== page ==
Professional resume writers have abandoned the objective statement for an executive summary, but young professionals still rely on them and many amateur resume writers still insist.
Time was, you would use the prime real estate atop your resume to declare your objective, to tell prospective employers how you wanted “to obtain a position at a well-established organization with a stable environment where you could maximize your management skills and effectively utilize your experience to… blah, blah, blah.”
Resume objective statements were all about what you wanted, not about what you could do for a prospective employer.
And that is precisely why your old-fashioned, objective-topped resume will make many professional resume writers shudder. Professional resume writers have replaced these messages with “Executive Summary” sections that sum up what skills the applicant brings the employer.
Amanda Collins, chief of staff at The Grammar Doctors, explains the attitude adjustment: “Objectives disappeared years ago when resumes switched from applicant-oriented to employer-oriented. They need to instead share the WIIFM Factor – What’s in it for me? – from the employer’s prospective.”
But the objective statement has not entirely disappeared. Young professionals, with little to include in an executive summary, still rely on them and many amateur resume writers still insist on them. If you’re in the latter group, the best advice is to make the transition to an executive summary, say professional resume writers and human resources (HR) executives. But if you are still a young professional, and still rely on the objective statement to introduce yourself to employers, there are best practices to follow. Ladders spoke to hiring managers and certified professional resume writers to determine the best way to structure this pithy alternative to an executive summary. Here’s what they had to say.
Be clear, and be what they need
In a nutshell, a worthwhile objective statement must:
- Be crystal-clear about your career direction
- Position yourself as someone who wants to do exactly what the employer is offering
- Be tailored to fit the job for which you’re applying.
Jillian Zavitz is the programs manager for TalktoCanada.com, an online English language-training course based in Canada, where she is responsible for hiring. She said that she does in fact see objective statements that catch her eye because they point to a candidate who’s “exactly what I am looking for,” which, in her case, is somebody with experience “related to teaching and specific to the job offer.”
Here are some examples of objective statements that have crossed her desk, some of which are spot-on and some of which are from the school of me-me-me resume writing:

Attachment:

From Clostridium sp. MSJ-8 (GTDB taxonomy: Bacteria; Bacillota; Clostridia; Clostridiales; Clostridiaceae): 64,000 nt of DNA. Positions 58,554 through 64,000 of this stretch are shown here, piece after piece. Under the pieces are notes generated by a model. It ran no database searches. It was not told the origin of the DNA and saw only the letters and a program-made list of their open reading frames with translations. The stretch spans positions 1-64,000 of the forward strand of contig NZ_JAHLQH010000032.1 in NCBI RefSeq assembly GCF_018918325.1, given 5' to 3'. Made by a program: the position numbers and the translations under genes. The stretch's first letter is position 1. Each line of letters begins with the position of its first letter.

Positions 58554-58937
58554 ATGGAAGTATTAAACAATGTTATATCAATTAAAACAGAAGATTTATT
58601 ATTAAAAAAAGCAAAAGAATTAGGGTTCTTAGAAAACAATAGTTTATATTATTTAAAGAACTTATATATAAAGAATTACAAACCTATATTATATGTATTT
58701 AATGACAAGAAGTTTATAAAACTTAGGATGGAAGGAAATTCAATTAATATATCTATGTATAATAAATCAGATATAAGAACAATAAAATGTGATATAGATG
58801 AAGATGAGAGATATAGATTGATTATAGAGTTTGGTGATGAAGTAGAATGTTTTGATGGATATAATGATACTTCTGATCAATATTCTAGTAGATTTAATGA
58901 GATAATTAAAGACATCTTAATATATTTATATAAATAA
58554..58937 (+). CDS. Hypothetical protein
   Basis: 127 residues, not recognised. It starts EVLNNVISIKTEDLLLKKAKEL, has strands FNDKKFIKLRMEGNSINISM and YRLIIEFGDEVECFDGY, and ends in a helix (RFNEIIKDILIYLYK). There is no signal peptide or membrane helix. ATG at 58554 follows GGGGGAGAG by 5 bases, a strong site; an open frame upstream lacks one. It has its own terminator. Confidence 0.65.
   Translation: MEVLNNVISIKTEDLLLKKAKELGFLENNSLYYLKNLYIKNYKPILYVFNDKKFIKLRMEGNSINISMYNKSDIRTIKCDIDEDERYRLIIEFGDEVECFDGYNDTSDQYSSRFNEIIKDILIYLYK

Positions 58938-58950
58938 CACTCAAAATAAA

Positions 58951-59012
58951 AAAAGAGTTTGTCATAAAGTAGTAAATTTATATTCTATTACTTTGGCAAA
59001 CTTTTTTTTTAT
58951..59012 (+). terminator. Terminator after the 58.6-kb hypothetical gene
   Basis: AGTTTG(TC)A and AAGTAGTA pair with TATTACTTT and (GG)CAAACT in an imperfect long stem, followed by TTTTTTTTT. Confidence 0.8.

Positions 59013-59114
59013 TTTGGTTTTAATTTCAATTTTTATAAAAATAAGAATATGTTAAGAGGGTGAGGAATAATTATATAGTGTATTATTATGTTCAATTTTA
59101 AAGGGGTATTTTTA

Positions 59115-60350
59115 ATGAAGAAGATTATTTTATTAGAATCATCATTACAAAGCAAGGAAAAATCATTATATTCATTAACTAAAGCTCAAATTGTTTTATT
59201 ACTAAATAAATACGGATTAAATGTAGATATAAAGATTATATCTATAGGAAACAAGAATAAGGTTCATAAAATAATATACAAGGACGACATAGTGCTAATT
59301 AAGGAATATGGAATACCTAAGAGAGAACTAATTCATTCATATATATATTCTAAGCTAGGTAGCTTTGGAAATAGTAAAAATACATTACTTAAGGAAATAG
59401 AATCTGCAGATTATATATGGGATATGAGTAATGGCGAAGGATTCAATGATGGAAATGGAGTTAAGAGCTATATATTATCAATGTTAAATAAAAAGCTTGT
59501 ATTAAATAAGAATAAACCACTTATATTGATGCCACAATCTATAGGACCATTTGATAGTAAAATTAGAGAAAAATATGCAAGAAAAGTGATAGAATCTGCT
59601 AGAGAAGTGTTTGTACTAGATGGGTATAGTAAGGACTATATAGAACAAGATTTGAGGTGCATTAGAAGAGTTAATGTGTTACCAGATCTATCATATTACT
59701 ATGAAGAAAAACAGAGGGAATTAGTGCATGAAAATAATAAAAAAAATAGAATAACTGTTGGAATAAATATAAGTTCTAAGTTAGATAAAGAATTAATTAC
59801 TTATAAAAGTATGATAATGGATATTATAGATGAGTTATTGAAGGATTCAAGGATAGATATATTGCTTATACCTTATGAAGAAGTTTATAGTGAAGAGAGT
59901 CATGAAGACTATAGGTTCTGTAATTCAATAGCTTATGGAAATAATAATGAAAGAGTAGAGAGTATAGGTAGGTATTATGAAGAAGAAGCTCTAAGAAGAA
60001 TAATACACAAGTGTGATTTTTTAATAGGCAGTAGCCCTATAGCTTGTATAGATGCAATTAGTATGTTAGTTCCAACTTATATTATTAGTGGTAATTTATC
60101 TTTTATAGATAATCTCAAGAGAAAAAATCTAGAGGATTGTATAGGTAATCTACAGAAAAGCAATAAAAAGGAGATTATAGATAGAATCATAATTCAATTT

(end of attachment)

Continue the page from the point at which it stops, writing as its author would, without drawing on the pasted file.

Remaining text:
Bad objective statements:
- “Career employment or contract (twelve months).”
- “My Goal is to find employment in Kansas City that will help me begin paying off my student loans.”
- “ESL Teaching position with Talk to Canada.”
- “To obtain a challenging position as an IT security engineer in the business services industry where my education, skills and experiences can be highly utilized and later be applicable for growth and possible advancement.”
Good objective statements:
- “Position of ONLINE ENGLISH TEACHER with MarcMedia’s TalktoCanada, where I can apply my education, teaching experience and native linguistic skills to the delivery of quality language instruction.”
- “English-Language Trainer/Tutor of ESL or standard English. To assist, encourage and motivate students of every age to demonstrate and improve their verbal and written skills.”
- “Position of marketing director at Estee Lauder Companies where I can apply my education, professional experience in the media industry and natural creative skills and passion for beauty products.”
Christine Richardson, director of the career-services office at Cazenovia College in Cazenovia, N.Y., said that employment objectives can serve as “the glue that pulls together the content of the resume and gives the document finesse.” However, they’re a waste of space unless they highlight relevant information that ‘speaks directly to employers’ needs,” she said.
Richardson provided objective examples from new college graduates with limited experience that are too general to make an impact.
- “To obtain a position that will enable me to use my educational background and transferable skills to manage and create new opportunities in international trade and networking.”
- “A full time position in the Human Resources Training Department.”
- “A position in the Business and Marketing Administration field.”
- “To obtain a position which will enable me to utilize my education and experience in the fashion industry.”
- “Fall Internship.”
More specific, but still needs work:
Richardson cited this next objective as being appropriately specific. It’s from a sports-management graduate whose goal was to manage an athletic facility.
“Service Manager, interest in ensuring facility is well equipped and advocating for best guest and member experience.”
However, as written, it is “unclear about the industry this job seeker is pursuing. And “in the job seeker’s mind this was a very clear position title to list, but this title would probably have multiple meanings in multiple industries.”
She rewrote the objective this way:
“Athletic Facility Management Team Member Position”
That version might work, but Richardson said she still believes that “other headings can be more useful on a resume,” since objectives seldom highlight skills and experience and generally serve the job seeker more than the employer.
The upshot: If you really want to use an objective statement, make sure it’s about the employer, not just about you. Mention your skills and experiences. If you’re not getting interviews, consider graduating to an executive summary and a summary of qualifications and/or career highlights, the standard for a modern resume.